February 3, 2015
A newsletter to keep you informed about all things women and politics from the Center for American Women and Politics, Rutgers University

"Why I Want You to Tell Me More: On Bringing the Outsiders In"

That's the intriguing title NPR host Michel Martin has chosen as this year's Senator Wynona Lipman Lecturer in Women's Political Leadership. Martin, host of NPR's "Tell Me More" from 2007-14, is the latest speaker in the se
ries honoring the first African American woman in the New Jersey State Senate. The program happens Tuesday, March 10 at 7:00 p.m. at the Douglass Campus Center in New Brunswick. It's  free and open to the public, but RSVP is required


 It's time to celebrate Black History Month...


With a CAWP timeline highlighting Black Women in American Politics. We'll be noting Black women's achievements throughout the month on Facebook


Are you Ready to Run�?


If you're in New Jersey, you can sign up for the 2015 edition of CAWP's Ready to Run� campaign training (March 13-14) while early bird rates are still in effect. Congresswoman Bonnie Watson Coleman, the first woman in the NJ congressional delegation since 2003 and the first woman of color to represent NJ in DC, will keynote on March 13.  Get the details and register here.


Not from NJ? No problem - our Ready to Run� partners around the country have spring 2015 programs as well. There are upcoming programs in Iowa, Louisiana and Michigan, to name  a few. 

Navigating Gendered Terrain with Kelly Dittmar 

CAWP scholar and Rutgers assistant professor of political science Kelly Dittmar will discuss her new book,
Navigating Gendered Terrain: Stereotypes and Strategy in Political Campaigns, in a book talk at the Eagleton Institute of Politics on Thursday, February 12, with a 5:00 reception followed by the program at 5:30. RSVP (required) here. Can't make it? You can join a Twitter chat on gender and political campaigns with Dittmar, CAWP director Debbie Walsh, and others on February 20 from noon to 1:00; Temple University Press has the details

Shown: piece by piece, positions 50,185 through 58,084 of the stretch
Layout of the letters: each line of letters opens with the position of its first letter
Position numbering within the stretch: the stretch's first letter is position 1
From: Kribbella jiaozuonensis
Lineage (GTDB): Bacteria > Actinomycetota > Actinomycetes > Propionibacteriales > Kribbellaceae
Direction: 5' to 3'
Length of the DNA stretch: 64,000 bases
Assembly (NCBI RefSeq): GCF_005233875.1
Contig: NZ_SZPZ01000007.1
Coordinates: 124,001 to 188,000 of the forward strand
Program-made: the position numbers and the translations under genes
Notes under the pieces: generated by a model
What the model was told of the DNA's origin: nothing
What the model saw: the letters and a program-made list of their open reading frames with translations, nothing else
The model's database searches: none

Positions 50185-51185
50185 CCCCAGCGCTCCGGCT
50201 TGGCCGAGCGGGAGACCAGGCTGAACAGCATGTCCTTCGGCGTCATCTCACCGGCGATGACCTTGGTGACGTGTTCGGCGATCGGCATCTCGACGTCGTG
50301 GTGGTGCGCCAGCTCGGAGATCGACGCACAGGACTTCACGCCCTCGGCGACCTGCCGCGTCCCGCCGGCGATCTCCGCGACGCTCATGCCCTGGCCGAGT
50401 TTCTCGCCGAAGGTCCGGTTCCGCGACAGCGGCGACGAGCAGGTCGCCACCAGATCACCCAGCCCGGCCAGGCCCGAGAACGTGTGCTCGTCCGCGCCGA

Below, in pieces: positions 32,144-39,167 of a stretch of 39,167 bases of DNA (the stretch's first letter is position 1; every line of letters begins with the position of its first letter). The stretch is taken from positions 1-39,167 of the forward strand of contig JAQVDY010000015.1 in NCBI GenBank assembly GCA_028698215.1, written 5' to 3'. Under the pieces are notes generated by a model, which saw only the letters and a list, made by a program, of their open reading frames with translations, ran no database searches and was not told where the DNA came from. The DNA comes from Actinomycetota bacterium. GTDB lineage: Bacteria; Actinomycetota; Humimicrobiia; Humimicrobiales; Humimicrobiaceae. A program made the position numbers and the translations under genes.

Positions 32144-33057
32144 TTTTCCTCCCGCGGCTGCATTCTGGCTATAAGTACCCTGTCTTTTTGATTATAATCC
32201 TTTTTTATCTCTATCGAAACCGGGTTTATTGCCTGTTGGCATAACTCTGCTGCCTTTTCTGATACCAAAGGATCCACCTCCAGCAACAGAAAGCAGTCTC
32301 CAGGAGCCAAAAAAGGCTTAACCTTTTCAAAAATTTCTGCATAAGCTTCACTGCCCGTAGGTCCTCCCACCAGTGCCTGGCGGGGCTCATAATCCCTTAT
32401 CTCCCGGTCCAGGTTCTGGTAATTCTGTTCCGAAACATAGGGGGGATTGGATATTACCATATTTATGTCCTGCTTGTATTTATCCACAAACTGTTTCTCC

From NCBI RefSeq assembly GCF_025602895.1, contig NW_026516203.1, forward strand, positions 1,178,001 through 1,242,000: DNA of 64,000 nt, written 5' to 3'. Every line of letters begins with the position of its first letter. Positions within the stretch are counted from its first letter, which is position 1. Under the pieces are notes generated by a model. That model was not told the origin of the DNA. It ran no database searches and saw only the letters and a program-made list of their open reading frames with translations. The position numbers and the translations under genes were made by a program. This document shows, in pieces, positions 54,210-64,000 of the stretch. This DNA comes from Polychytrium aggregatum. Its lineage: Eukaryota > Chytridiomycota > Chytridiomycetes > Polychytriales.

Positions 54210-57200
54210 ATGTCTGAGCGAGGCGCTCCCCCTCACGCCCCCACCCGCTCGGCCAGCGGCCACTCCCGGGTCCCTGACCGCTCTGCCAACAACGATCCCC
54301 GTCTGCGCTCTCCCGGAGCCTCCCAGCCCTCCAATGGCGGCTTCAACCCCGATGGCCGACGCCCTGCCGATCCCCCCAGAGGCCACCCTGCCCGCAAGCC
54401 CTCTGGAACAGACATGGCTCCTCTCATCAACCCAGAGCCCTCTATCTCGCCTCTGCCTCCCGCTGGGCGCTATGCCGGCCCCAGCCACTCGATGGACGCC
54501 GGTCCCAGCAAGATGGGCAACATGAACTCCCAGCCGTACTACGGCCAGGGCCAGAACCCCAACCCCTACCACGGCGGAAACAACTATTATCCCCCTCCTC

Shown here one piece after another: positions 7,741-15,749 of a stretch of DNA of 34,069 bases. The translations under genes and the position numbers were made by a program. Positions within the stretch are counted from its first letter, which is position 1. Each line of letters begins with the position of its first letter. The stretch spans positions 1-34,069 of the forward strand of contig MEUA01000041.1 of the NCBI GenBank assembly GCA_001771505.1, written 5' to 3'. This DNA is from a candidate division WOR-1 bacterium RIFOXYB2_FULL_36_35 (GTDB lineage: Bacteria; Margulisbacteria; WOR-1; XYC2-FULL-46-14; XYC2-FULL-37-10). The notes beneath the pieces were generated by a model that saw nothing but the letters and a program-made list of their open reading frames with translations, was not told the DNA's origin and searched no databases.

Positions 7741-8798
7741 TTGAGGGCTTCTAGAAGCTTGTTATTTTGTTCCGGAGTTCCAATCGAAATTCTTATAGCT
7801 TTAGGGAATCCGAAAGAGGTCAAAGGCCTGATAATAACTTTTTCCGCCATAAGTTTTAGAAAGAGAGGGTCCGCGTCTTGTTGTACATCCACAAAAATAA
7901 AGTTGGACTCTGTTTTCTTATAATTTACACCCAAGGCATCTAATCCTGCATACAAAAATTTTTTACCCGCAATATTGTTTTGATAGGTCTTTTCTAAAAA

Get wise!


The recording of a webinar presented by the National Conference of State Legislators' Women's Network  for newly-elected women legislators, Wise Women: Sage Advice from Seasoned Lawmakers,  is now available online.  

Got Five Minutes?


Spend them with CAWP senior scholar and Rutgers professor of political science Susan Carroll, who offers some observations about continuing barriers for women in U.S. politics.



Are men what's wrong with politics?

We would never say it, but National Journal poses that provocative question in reporting on a new study by Patrick R. Miller and Pamela Johnston Conover, published in Politics, Groups and Identities. The authors find that women are better listeners to the other side and less subject to partisan bias.


To compromise or not to compromise?

ABC radio  reports that Republican women are getting advice that compromise, frequently cited as a strength of women officeholders, may not play well with Republican  primary voters. See what other tips on "Clearing the Primary Hurdles" Republican women can pick up from a report from Political Parity.


Oregon women in charge

Women hold four top leadership posts in both houses of the Oregon legislature, according to the Statesman Journal. The women note ways in which their leadership has been distinctive.


Seeking common ground on a hot-button issue

In Huffington Post, Republican Majority for Choice co-chair Candace Straight describes the polarized views of partisans on both sides of the U.S. House aisle regarding recent abortion legislation, and she points out the need to step back and work together.


Senate changes, leadership changes

With the Republican takeover of the U.S. Senate, the number of women holding committee chairs dropped from nine to two. The New York Times looks at the implications and at GOP steps to amplify women's voices in their caucus.


Are family responsibilities keeping women out of politics?

The Washington Post  asks that question and provides interesting evidence from a Yale doctoral student's research.

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Center for American Women and Politics
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